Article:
Today I bring you Karin Kaufman and her Five Secrets. I love learning secrets, don't you? Wait until you read about which POV was her favorite to write!
Karin writes mysteries (check out her website) and children's books. Although her mysteries are written from a Christian perspective, they don't downplay the evil we confront in this world—or the isolation Christians sometimes feel in what is a largely secular culture. But she rejects the notion that such fiction must be dark or oppressive. Because there is also goodness in this world—love, friendship, laughter, faithful dogs, piping hot cups of coffee— and it's every bit as real as the evil.
The Witch Tree, the first in her Anna Denning mystery series, was a finalist for a 2011 Grace Award. Karin lives near the foothills of the Colorado Rocky Mountains with Sophie, her crazy but lovable shelter dog.
Welcome Karin, please tell us Five Secrets we may not know about The Adventures of Geraldine Woolkins and you, but will after today!
1) I hadn’t planned on writing The Adventures of Geraldine Woolkins, and if someone had told me just one year ago that I’d write a children’s book, I never would have believed them. But Geraldine’s story came to me out of the blue last autumn, while I was trying to sleep one night (because all the best ideas come when you’re trying to sleep). Before I knew it, I’d written the entire first chapter of Geraldine’s adventures in my head. When I got up the next morning, I started work on the book. I knew I had to write it. You never know where God is going to lead you.
2) Okay, looking back, I should have known I’d write a children’s book one day, especially one also intended for adults. I still have fond memories of books I read as a child, like A. A. Milne’s Winnie-the-Pooh and The Story about Ping by Marjorie Flack, and I wanted to capture that warm feeling, for both adults and children, and put it in my own book. I don’t care what age you are, who doesn’t want to curl up in bed with a cozy book about young forest animals? The main difference between my book and the books I read as a child is that in my book, God is front and center. He’s at the heart of it all—the Woolkins family and their world. Geraldine and her family believe in Him, as do most of the creatures they encounter.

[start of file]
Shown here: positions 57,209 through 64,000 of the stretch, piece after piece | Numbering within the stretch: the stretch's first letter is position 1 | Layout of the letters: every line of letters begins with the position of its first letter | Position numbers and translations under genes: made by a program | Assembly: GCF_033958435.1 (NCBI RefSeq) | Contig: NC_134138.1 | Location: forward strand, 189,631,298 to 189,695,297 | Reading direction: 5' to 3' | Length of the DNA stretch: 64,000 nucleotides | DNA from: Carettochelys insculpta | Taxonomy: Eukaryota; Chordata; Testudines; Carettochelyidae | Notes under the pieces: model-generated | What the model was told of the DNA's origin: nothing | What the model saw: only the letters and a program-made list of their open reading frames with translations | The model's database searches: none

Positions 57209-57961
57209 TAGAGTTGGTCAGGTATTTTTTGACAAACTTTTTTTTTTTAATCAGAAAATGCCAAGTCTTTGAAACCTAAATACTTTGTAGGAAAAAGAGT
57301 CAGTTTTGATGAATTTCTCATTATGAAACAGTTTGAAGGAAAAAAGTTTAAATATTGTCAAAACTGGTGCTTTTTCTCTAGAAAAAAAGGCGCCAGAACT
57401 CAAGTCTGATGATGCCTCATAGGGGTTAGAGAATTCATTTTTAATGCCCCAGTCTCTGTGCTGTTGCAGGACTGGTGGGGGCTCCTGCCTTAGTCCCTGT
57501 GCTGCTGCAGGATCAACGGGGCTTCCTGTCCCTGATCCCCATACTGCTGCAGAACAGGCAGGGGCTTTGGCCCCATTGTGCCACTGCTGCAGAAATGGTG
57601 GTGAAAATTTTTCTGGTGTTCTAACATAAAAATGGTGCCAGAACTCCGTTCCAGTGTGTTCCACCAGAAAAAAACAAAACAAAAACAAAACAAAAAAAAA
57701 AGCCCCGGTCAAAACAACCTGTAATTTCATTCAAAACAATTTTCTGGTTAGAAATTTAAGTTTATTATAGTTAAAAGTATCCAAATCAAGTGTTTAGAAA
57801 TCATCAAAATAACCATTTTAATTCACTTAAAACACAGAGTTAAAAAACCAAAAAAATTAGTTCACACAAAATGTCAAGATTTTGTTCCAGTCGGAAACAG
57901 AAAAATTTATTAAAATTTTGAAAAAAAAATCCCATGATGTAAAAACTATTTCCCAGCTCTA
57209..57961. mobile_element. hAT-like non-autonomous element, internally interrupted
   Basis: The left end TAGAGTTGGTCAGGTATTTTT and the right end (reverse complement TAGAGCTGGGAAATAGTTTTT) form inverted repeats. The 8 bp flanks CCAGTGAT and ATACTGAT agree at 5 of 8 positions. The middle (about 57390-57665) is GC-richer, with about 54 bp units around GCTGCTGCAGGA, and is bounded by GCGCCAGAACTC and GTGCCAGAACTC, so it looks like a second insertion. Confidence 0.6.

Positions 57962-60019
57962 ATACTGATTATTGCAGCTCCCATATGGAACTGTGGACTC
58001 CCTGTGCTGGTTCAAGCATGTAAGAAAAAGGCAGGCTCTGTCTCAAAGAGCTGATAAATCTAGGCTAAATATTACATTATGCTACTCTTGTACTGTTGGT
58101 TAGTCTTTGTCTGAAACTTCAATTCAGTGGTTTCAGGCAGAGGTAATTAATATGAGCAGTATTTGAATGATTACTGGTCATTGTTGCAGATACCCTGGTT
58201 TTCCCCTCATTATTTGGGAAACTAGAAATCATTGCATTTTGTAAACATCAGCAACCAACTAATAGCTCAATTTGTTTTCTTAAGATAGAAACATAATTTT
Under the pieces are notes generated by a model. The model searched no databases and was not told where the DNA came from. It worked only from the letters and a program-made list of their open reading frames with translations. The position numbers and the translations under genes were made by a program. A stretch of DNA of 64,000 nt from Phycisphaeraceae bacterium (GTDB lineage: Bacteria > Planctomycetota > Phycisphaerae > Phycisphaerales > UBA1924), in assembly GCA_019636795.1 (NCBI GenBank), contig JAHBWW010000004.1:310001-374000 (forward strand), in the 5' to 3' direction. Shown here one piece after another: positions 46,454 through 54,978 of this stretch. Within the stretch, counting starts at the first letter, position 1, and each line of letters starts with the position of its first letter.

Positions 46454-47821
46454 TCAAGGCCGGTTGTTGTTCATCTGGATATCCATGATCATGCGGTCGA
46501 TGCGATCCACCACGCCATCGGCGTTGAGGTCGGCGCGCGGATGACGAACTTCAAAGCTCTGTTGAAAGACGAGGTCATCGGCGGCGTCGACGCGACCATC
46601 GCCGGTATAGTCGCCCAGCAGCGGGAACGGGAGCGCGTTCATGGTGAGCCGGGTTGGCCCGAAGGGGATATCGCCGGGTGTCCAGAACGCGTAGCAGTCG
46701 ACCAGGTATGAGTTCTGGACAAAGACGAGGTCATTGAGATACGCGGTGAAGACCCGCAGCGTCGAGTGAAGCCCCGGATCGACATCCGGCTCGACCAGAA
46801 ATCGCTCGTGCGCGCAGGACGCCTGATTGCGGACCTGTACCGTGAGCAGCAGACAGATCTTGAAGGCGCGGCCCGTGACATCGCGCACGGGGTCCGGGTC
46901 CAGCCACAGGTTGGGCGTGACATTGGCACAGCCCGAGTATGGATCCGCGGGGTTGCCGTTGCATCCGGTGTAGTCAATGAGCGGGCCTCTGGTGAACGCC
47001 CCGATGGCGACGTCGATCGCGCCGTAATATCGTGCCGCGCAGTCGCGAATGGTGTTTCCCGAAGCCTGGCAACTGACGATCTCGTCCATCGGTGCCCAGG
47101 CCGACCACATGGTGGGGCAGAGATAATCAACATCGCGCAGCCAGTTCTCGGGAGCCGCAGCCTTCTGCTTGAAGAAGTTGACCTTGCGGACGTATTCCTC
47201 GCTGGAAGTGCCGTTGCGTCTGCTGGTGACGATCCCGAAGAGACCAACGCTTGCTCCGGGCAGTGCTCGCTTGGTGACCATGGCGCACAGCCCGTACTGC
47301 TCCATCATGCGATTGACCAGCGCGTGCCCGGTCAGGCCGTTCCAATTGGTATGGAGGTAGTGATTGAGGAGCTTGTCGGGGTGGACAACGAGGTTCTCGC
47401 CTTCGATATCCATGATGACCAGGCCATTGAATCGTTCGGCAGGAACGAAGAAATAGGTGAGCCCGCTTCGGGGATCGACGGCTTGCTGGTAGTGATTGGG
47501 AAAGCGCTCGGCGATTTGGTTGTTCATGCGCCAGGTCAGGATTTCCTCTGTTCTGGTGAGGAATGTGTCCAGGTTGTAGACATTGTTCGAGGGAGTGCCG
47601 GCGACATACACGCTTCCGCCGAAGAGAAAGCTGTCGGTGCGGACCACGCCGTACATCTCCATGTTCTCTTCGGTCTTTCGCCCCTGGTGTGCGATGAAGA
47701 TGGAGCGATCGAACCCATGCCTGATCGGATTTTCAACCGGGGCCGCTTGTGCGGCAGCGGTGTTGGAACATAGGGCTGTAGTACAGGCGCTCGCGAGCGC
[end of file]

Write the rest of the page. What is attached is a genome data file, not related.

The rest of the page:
3) I had the best time writing from a young mouse’s point of view! (Strangely, it wasn’t difficult at all. What does that say about me?) Geraldine experiences the wonder of what is for her an always brand-new world: leaves turning brilliant colors in October, the “marshmallow” world of snow in December, sledding down Acorn Hill on a piece of tree bark, even the terrifying wolves of the barren land. And that gave me a chance to imagine what it might be like for a very tiny creature to experience such things for the first time—and imagine what God the Creator was thinking when he made them all.
4) I’m thinking of writing The Further Adventures of Geraldine Woolkins, taking the Woolkins mouse family through the winter months, January to March, in their oak forest home.
5) My favorite children’s stories of all time are stories I read only as an adult, never as a child: the seven books that make up C.S. Lewis’ Chronicles of Narnia.
Young Geraldine longs to have adventures as thrilling as those in the Book of Tales, the book her papa reads to her and her brother Button at night. More than that, she wants to be brave—a seemingly impossible task in a world where ravens throw black shadows over the earth and wolves prowl barren lands in search of their prey. But Geraldine is a mouse. The weakest of ground things. Why was she, who wants so much to be brave, created by God to be small and quivering?
The book’s ten stories follow the Woolkins family—Papa, Mama, Geraldine, and Button—from October to December, as they face their rather human trials and tribulations and Geraldine struggles to understand Very Very Big Hands, the creator of all, including ravens and wolves.
Suitable for readers of most ages. Parents will want to read the book to younger children, preferably after making them a cup of cocoa.
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